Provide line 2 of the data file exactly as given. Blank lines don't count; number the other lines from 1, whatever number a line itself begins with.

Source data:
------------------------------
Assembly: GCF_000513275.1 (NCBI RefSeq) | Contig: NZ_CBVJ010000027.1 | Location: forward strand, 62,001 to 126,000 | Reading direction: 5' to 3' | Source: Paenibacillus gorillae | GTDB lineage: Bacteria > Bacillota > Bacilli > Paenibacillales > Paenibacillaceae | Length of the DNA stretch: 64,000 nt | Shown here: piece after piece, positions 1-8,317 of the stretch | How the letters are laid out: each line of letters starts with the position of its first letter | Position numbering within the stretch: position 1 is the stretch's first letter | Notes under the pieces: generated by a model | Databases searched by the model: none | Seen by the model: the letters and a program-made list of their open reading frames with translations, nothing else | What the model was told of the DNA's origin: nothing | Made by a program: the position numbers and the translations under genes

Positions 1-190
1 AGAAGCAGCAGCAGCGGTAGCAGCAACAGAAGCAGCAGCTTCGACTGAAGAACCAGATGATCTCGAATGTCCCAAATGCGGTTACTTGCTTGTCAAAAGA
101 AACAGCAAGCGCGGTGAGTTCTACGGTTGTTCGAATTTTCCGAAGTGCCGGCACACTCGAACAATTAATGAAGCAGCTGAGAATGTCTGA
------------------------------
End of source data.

Positions 1-190